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  • Writer's pictureDr. Deirdre Jasper ND

What the heck is 'Bowen'?

Most people I talk to have never heard of Bowen. So, it's only natural that I write a short piece to explain this AMAZING technique that I offer to my patients. Although the number of practitioners continues to grow worldwide, it is still largely an unknown or misunderstood therapy.

I was introduced to Bowen while I attended naturopathic college in Toronto, ON in about 2001. I was immediately intrigued at how a technique that required so little force by the therapist could produce such profound effects. When I attended the introductory class, a therapist performed some basic moves on my lower back—how I felt after ward was extremely perplexing to me...How could such delicate maneuvers leave me feeling so different?? Although I was taught massage therapy as part of the naturopathic curriculum, I knew that I would not continue to offer massage therapy in my future clinic—partly because there are plenty of experienced folks who devote their life to this profession, and partly because I knew practising massage therapy on a daily basis would be taxing on my own body. So after experiencing the technique first-hand and appreciating the gentle nature of this technique, I signed up for Bowen classes!

The Bowen Technique is sometimes referred to as 'Bowen therapy' or BowTech. Bowen was originally developed by Tom Bowen in Australia between the 1950s-1980s, and was passed down to Oswald ('Ossie') Rentsch before Mr. Bowen's passing in 1982. Ossie and his wife Elaine, continue to travel the world to this day teaching Bowen to the masses. I was fortunate enough to take a number of classes with Ossie and Elaine, and I hope to attend more in the future if at all possible.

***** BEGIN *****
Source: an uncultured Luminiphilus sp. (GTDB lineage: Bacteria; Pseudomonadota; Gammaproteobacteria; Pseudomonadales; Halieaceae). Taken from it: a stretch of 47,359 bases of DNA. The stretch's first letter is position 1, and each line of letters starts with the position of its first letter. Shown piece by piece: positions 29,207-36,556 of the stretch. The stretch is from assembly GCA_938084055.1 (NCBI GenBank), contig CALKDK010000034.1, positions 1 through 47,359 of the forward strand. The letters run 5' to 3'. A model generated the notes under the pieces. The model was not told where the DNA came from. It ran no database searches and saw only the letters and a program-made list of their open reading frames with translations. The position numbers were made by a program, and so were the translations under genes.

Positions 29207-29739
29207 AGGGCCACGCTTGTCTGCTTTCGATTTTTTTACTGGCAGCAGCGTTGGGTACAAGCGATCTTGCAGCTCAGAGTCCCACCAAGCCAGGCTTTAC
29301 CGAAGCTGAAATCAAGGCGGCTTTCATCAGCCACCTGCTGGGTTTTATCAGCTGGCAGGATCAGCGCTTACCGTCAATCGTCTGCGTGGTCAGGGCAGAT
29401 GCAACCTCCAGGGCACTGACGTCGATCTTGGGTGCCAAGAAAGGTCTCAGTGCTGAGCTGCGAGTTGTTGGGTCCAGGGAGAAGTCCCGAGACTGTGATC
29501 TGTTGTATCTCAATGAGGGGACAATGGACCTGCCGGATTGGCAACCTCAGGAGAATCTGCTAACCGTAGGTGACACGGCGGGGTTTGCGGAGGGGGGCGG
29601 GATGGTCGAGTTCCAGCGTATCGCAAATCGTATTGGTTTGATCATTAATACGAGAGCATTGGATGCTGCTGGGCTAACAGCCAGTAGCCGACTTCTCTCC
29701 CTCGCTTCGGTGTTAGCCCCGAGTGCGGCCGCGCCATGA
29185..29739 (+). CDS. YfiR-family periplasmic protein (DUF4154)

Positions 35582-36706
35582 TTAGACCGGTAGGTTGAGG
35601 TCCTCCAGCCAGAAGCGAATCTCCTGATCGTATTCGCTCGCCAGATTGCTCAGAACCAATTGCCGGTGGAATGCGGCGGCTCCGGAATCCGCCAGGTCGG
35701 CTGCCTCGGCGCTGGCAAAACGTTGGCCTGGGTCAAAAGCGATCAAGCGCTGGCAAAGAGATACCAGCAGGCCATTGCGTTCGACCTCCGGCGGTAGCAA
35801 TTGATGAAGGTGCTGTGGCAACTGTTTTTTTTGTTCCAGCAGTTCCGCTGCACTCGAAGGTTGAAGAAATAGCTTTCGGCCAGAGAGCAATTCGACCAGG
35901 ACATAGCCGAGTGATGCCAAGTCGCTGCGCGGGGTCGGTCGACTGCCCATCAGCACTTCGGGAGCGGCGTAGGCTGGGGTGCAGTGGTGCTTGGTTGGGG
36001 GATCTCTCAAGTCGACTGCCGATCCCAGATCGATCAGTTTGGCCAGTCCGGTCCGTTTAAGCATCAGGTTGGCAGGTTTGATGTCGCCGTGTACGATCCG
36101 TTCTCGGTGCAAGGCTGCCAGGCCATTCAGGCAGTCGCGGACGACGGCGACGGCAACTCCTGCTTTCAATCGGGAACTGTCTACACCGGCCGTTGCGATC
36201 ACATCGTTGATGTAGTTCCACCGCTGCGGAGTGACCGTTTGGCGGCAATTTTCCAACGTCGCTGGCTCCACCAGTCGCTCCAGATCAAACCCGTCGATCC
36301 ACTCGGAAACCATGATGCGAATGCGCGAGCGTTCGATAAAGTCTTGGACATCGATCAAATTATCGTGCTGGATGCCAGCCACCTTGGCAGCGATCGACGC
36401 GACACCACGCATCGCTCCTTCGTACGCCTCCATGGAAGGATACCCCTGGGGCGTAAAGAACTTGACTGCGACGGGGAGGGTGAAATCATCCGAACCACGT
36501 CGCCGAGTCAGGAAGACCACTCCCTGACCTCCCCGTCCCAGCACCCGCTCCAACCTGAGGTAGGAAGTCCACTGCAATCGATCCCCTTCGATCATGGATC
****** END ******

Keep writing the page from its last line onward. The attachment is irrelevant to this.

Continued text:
So perhaps you are wondering what happens in a Bowen treatment? The patient will usually lie face-down on a massage table, with pillows placed under ankles and any other areas that are necessary for the patient's comfort. Patients can either remain in loose-fitting clothing such as shorts and a tank-top, or they can they can lie on the table in their undergarments. Enough blankets are offered to keep the patient warm. I like to dim the lighting, ensure the room is warm enough, and make any other adjustments to ensure the patient is as comfortable as possible. The Bowen maneuvers are performed with the practitioner using their thumbs and fingers to roll over (almost 'twang') the muscle/ tendon at specific points (many of these points are also acupuncture/acupressure points, and are also rich with stretch reflexors). These maneuvers are often performed in rhythm with the patient's breath, and are typically performed on both sides of the body. Between sets of maneuvers there will be pauses or breaks, where the practitioner will step aside or leave the room briefly (2-5min is typical). The purpose of the pauses is to give the body time to respond to the stimulation provided at the stretch reflexors (i.e. lengthen/ relax).